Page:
VANCOUVER — The Insurance Bureau of Canada estimates the insured damage caused by flooding in British Columbia last month at $450 million, calling it the “most costly severe weather event in the province’s history.”

However, the overall costs are expected to be much higher since many people affected by the flooding in southwestern B.C. were located in high-risk areas where flood insurance was not available, the bureau said in a news release. 

“These disasters are also having an outsized impact on those most vulnerable and, as a result, we must greatly enhance our efforts to mitigate future climate change and to adapt to the new weather reality we face,” said Aaron Sutherland, vice-president of the Pacific bureau.

At the peak of the emergency, almost 15,000 people were forced from their homes. 

The series of atmospheric rivers smashed rainfall records, causing rivers and streams to overflow, washing away roads, bridges and railways and flooding farms in up to two metres of water. 

A dike couldn’t hold in Abbotsford’s Sumas Prairie, a former lake bed, quickly swamping a prime farming area in the province. The death toll included more than 600,000 poultry, 12,000 hogs, 420 dairy cattle and 120 beehives. 

The bureau said the last dollar figure is in addition to about $155 million in insured damage caused by the wildfires in B.C. over the summer. 

Also Thursday, the executive director of the First Nations Emergency Management Society called for a more integrated alert system and consistent funding after it took days to co-ordinate and reach remote Indigenous communities cut off by the flooding.  

Wayne Schnitzler said the implementation would streamline communication and emergency response between the agency and its provincial and federal partners, and better prepare remote communities for disaster.

The Assembly of First Nations said as many as 42 First Nation communities were damaged by last month’s floods, but the Emergency Services Society said they were notified that more than 60 communities were impacted in various ways. 

“There are First Nations that are still cut off and struggling, including communities along the Highway 8 corridor and Fraser Canyon (Highway 1),” it said in an email.

Schnitzler said the society is not heavily funded by Indigenous Services Canada until a disaster occurs, which leaves them scrambling to organize and respond. He said it was several days before they could begin to help isolated communities with resources and supplies after the recent floods. 

“We’re working on getting more funding so we can have better capacity to deal with these issues ourselves,” Schnitzler said. “It’s difficult to put together a team in the middle of an emergency.”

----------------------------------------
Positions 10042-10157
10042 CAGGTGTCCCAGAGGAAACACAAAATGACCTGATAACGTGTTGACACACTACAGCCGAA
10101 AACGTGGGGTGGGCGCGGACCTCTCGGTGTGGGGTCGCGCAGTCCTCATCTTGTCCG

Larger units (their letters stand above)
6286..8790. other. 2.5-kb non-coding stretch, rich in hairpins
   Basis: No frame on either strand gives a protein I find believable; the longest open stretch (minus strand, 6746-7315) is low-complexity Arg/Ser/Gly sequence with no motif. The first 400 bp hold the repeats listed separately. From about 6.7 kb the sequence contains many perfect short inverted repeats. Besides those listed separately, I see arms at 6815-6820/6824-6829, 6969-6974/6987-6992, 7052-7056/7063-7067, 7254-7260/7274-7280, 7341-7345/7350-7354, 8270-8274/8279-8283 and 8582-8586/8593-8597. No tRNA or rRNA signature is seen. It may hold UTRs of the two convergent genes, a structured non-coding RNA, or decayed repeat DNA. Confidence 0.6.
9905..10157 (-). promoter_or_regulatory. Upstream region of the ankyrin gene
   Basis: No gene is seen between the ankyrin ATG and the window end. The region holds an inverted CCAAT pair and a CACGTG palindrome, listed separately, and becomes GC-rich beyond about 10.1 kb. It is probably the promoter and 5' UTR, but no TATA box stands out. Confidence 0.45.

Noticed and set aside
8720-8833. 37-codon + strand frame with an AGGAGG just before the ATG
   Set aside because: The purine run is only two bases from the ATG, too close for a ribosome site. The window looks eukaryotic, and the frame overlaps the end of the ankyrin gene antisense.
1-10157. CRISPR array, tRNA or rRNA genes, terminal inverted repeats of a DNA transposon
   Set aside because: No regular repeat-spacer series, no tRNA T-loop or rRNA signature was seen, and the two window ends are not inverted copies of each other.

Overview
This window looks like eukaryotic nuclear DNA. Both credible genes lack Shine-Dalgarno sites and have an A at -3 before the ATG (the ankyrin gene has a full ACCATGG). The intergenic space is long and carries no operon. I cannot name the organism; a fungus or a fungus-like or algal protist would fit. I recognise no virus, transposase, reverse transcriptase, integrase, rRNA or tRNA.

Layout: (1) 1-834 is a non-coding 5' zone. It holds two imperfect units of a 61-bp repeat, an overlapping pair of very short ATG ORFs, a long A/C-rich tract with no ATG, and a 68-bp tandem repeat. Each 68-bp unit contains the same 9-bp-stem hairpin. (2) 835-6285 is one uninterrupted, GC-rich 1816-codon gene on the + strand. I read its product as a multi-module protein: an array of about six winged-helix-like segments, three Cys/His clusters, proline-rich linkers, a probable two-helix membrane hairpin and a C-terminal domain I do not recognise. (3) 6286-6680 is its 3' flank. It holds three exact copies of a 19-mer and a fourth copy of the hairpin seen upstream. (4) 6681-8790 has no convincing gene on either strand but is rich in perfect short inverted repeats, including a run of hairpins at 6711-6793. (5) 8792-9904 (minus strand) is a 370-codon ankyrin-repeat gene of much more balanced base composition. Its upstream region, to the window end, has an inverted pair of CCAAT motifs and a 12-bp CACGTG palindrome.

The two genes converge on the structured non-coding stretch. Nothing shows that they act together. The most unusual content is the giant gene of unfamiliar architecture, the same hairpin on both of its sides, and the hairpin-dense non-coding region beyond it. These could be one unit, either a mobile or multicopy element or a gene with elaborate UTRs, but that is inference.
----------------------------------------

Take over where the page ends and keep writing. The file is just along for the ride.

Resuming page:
This comes as Emergency Management B.C. warns of another strong storm coming for several parts of B.C. starting Friday. It predicts snow in parts of the Interior and mountain passes, up to 60 millimetres of rain for the Lower Mainland with high winds across much of the province. 

The government said in the statement the weather “may pose further challenges in areas recovering from November’s storms.”

Transportation Minister Rob Fleming said in a news conference Thursday that B.C.’s Coquihalla Highway could reopen sooner than expected if the weather co-operates.

“We are confident it could instead reopen in early January. This is remarkable given the scale of damage on the Coquihalla,” Fleming said. 

The highway, which connects the Lower Mainland to the Interior and is a major trucking route, had more than 130 kilometres of roadway damage and five bridges washed away.

Assembly of First Nations National Chief RoseAnne Archibald toured some of the flooded areas on Thursday. 

After the floods, Archibald called for the federal government to immediately fund the First Nations Emergency Management Society, allowing it to deal with the specific needs of Indigenous communities during the crisis.

About a week later, Indigenous Services Canada announced $4.4 million in funding. 

In a statement Thursday, Indigenous Services Canada said the money will be used to support the First Nations’ Emergency Services Society, including the compilation of up-to-date information on First Nations facing evacuation orders or under evacuation alert. 

It said it is also providing $330,000 to the First Nations Leadership Council to further support its response and is “looking at a number of other measures to be better prepared in the future to respond to environmental disasters,” including land use and emergency management planning, floodplain mapping, and building more climate-resilient infrastructure.

The Assembly said the province signed a $29 million Emergency Services Agreement with Indigenous Services Canada in 2018 to provide emergency help to First Nations in B.C. through Emergency Management B.C. They said this included 28 emergency management coordinator positions for First Nations, which have not yet been filled. 

This report by The Canadian Press was first published Dec. 9, 2021. 

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This story was produced with the financial assistance of the Facebook and Canadian Press News Fellowship.

Brieanna Charlebois, The Canadian Press